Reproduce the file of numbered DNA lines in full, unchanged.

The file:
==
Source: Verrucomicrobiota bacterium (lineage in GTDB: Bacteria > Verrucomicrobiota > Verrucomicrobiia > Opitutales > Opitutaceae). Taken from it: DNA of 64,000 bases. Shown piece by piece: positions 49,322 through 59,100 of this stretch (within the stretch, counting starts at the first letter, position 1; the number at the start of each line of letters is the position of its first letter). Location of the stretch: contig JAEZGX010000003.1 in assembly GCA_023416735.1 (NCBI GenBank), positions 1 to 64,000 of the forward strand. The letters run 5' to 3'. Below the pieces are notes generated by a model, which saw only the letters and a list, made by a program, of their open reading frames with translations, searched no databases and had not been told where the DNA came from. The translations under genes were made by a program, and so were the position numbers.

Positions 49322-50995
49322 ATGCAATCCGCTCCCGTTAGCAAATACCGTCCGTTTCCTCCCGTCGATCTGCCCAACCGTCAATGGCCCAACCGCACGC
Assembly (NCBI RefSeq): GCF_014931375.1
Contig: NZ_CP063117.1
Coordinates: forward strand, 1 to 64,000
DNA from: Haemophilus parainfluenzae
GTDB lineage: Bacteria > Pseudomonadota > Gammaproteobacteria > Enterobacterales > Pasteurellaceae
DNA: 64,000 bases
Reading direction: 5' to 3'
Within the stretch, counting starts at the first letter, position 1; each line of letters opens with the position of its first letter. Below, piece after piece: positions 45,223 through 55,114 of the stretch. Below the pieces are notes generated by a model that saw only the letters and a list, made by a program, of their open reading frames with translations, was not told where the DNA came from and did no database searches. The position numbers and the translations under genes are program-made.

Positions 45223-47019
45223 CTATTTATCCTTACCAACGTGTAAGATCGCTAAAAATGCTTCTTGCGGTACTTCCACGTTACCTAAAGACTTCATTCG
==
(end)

Source: Verrucomicrobiota bacterium (lineage in GTDB: Bacteria > Verrucomicrobiota > Verrucomicrobiia > Opitutales > Opitutaceae). Taken from it: DNA of 64,000 bases. Shown piece by piece: positions 49,322 through 59,100 of this stretch (within the stretch, counting starts at the first letter, position 1; the number at the start of each line of letters is the position of its first letter). Location of the stretch: contig JAEZGX010000003.1 in assembly GCA_023416735.1 (NCBI GenBank), positions 1 to 64,000 of the forward strand. The letters run 5' to 3'. Below the pieces are notes generated by a model, which saw only the letters and a list, made by a program, of their open reading frames with translations, searched no databases and had not been told where the DNA came from. The translations under genes were made by a program, and so were the position numbers.

Positions 49322-50995
49322 ATGCAATCCGCTCCCGTTAGCAAATACCGTCCGTTTCCTCCCGTCGATCTGCCCAACCGTCAATGGCCCAACCGCACGC
Assembly (NCBI RefSeq): GCF_014931375.1
Contig: NZ_CP063117.1
Coordinates: forward strand, 1 to 64,000
DNA from: Haemophilus parainfluenzae
GTDB lineage: Bacteria > Pseudomonadota > Gammaproteobacteria > Enterobacterales > Pasteurellaceae
DNA: 64,000 bases
Reading direction: 5' to 3'
Within the stretch, counting starts at the first letter, position 1; each line of letters opens with the position of its first letter. Below, piece after piece: positions 45,223 through 55,114 of the stretch. Below the pieces are notes generated by a model that saw only the letters and a list, made by a program, of their open reading frames with translations, was not told where the DNA came from and did no database searches. The position numbers and the translations under genes are program-made.

Positions 45223-47019
45223 CTATTTATCCTTACCAACGTGTAAGATCGCTAAAAATGCTTCTTGCGGTACTTCCACGTTACCTAAAGACTTCATTCG